With respect to this issue, the Court found that there is no statute authorizing a state appeal on this question. Since a writ of mandamus can be issued to “prevent a gross disruption in the administration of criminal justice,” the Court concluded that it had jurisdiction to consider granting the writ because the situation at hand threatened a “gross disruption in the administration."

 

 

If you or someone you know has been convicted of wrongful criminal charges, there is hope after the trial. Contact us today by clicking HERE.



 


Recent Posts


Tags

anniston alabama, kimberly alabama church robberies drug possession, crime of passion state of alabama gun rights edwards v arizona debtor prison smith v state maryland court of special appeals ring v arizona Shonda Walker, shooting identity theft public assistance fraud avondale alabama attempted murder second amendment making a murderer 2016 election, forced isolation towles v state Tracie Todd aziz sayyed lethal injection drugs prostitution sting capital murder Neil Gorsuch fort payne alabama gadsden alabama peyton pruitt battles v state fraudulent checks birchfield v north dakota Adamsville alabama christian guitierez assault street racing ake v oklahoma negligent homicide utah v strieff alabama foley alabama abandonment LWOP homicide rate OJ Simpson mcwilliams v dunn pell city alabama adger alabama baltimore city circuit court Hillary Clinton, operation crackdown birmingham alabama road rage Xavier Beasley netflix brendan dassey domestic abuse mccalla alabama theft of property court of criminal appeal releases habeas corpus relief Easter arson hoax destructive devices texas narcotics investigation Mike Hubbard hanceville alabama social media domestic violence montgomery alabama bailey v us department of justice, utah supreme court steve avery morgan county alabama calhoun county alabama blount county alabama brookside alabama burglary fourth amendment criminal mischief ex parte briseno the mannequin challenge pinson alabama rainbow city alabama dora alabama Sardis Alabama Fentanyl nathan woods springville alabama animal cruelty fraud brady v maryland madison alabama § 13A-3-23(d) immunity hearing Dylann Roof Malone v State huntsville alabama mount olive alabama William Pryor eighth amendment, mobile alabama Briarwood Presbyterian Church capital punishment constitutional violations Gardendale Alabama Kay Ivey implied consent albertville alabama endangerment of a child stoves v state sixth amendment Thomas Hardiman eleventh circuit ruling sarah koenig lethal injection drug smuggling bessemer alabama ferguson missouri cullman alabama oneonta alabama armed robbery car accident Woods v State jerry bohannon US Supreme Court Update debit card skimming scams campbell v state lamar county Guy Terrell Junior south carolina homicide banville v state midazolam Pleasant Grove Alabama boaz alabama marion county criminal justice theft sheffield v state eugene lee jones v state asia mcclain constitutional law, judicial override Ingmire v State underage drinking lauderdale county alabama bernard v north dakota scotus editorial moore v texas embezzlement stanley brent chapman benjamin todd acton Alabaster alabama betton v state state of arizona florence alabama § 13A-3-23 illegal gambling huntsville alabama law enforcement agency illegal gun carry apprendi v new jersey alabama criminal law roundup hurst v florida drug trafficking, terell corey mcmullin drug busts adnan syed, john earle redfearn IV v state Samuel Alito Jefferson County Alabama keith v state beylund v north dakota minor offenses brendan dassey, steve avery, making a murderer, scotus, netflix shoplifting warrantless blood draws Justice Sotomayor OJ Simpson Made in America tuscaloosa alabama morris alabama sexual assault tarrant alabama death penalty serial brian fredick lucas eric sterling christmas shooting npr breaking and entering department of justice cherokee county alabama New York Times dekalb county alabama levins v state West Alabama mountain brook alabama abuse economic growth clarence thomas trussville alabama drug activity Rule 32 death penalty, Walker County Alabama baldwin county alabama fairfield alabama, capital offenses dothan alabama hall v florida strickland v washington Lucky D Arcade limestone county alabama Tommy Arthur SCOTUS, abduction drug crimes mulga alabama hoover alabama fake kidnapping, sentencing law and policy blog summaries heflin alabama felony assaults unlawful manufacturing alabama supreme court fultondale alabama aiding and abetting Donald Trump, kenneth eugene billups st clair county alabama Joshua Reese Alonzo Ephraim parole 28 U.S.C. § 2254 kidnapping Benn v State blountsville alabama self defense robberies Glaze v State Eutaw Alabama concealed carry legende v state home repair fraud criminal justice reform, greene county alabama warrior alabama bomb threat operation bullseye Wesley Adam Whitworth Etowah County Alabama, decatur alabama Stephen Breyer shelby county shooting death heritage christian university hurst mandamus talladega superspeedway drug seizure mike gilotti murder Kareem Dacar Gaymon court of criminal appeals CCA update Marengo County Alabama court systems, nicholas hawkins pelham alabama executions alfonso morris pruitt v state moving violations russell calhoun gun control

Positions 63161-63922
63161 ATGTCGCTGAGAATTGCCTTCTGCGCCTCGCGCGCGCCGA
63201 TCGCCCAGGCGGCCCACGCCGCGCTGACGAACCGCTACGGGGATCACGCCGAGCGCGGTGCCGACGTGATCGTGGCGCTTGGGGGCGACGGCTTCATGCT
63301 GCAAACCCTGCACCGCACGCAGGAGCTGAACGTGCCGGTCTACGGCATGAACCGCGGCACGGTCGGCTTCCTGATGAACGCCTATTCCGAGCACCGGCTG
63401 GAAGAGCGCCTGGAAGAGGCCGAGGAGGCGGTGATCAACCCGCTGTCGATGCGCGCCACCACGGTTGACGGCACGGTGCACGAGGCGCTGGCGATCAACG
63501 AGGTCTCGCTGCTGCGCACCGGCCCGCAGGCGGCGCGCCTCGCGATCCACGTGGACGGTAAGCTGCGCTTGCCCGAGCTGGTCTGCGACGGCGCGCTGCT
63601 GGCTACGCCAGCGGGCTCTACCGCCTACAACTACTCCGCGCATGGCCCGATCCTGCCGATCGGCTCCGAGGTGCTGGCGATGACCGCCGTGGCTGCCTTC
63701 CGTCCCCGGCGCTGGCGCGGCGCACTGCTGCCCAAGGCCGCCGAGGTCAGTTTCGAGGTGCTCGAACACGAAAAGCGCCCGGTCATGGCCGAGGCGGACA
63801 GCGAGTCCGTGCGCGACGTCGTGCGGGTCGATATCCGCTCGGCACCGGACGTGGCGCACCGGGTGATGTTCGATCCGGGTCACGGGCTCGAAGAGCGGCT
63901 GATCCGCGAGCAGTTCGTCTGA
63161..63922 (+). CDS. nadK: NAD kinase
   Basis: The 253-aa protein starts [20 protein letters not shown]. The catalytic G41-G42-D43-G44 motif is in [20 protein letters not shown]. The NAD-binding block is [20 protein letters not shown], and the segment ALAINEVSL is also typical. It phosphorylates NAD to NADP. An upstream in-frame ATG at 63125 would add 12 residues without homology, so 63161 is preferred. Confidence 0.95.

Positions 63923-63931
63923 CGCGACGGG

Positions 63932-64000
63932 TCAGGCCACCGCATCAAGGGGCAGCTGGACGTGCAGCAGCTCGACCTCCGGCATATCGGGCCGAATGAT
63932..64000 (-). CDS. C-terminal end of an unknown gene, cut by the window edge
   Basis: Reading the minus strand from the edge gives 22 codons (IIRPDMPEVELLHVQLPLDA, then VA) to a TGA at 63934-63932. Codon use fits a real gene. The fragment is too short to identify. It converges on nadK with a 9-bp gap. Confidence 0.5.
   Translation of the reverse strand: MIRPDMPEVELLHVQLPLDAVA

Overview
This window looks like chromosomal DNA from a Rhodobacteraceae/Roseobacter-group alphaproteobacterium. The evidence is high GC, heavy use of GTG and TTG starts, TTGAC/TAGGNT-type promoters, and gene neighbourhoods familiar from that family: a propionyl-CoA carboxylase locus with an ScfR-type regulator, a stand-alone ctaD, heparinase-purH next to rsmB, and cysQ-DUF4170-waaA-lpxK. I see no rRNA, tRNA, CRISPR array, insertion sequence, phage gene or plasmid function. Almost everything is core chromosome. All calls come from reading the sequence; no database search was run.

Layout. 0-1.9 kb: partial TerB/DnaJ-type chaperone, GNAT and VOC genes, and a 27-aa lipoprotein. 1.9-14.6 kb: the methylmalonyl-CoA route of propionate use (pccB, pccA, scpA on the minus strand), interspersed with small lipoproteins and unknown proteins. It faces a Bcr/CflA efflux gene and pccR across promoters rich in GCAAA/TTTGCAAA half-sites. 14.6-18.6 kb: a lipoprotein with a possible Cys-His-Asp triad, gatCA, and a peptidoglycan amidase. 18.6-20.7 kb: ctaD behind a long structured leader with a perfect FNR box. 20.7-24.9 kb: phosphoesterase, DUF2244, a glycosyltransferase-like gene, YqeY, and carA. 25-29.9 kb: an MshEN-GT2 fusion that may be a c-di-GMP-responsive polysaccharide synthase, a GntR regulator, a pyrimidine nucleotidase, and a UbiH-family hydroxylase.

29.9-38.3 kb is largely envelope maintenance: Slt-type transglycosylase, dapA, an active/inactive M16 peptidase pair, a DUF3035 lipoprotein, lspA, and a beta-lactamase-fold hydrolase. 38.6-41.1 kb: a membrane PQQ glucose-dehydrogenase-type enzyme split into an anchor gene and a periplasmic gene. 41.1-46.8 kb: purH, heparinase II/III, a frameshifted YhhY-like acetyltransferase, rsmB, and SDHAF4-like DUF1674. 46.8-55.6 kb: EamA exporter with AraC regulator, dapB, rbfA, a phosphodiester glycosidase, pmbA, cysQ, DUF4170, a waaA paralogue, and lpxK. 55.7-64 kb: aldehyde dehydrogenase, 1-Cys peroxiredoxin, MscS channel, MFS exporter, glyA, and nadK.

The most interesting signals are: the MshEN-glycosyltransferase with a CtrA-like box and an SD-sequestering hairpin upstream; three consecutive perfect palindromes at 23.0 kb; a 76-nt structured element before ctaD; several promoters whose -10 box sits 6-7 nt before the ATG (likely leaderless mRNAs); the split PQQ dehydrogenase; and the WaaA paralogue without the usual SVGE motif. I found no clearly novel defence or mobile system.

Archive

DISCLAIMER

These recoveries and testimonials are not an indication of future results. Every case is different, and regardless of what friends, family, or other individuals may say about what a case is worth, each case must be evaluated on its own facts and circumstances as they apply to the law. The valuation of a case depends on the facts, the injuries, the jurisdiction, the venue, the witnesses, the parties, and the testimony, among  other factors. Furthermore, no representation is made that the quality of the legal services to be performed is greater than the quality of legal services performed by other lawyers.

Get Free Legal Advice  Contact us for a complimentary legal consultation

I am interested in scheduling a free legal consultation and receiving additional information.

Submitting Form...

The server encountered an error.

Thank you, your  entry has been  received.

© 2017 The Law Office of J.D. Lloyd, LLC. All Rights Reserved. |

 

As required by Rule 7.2(e), Alabama Rules of Professional Conduct, no representation is made that the quality of the legal services to be performed is greater than the quality of legal services performed by other lawyers.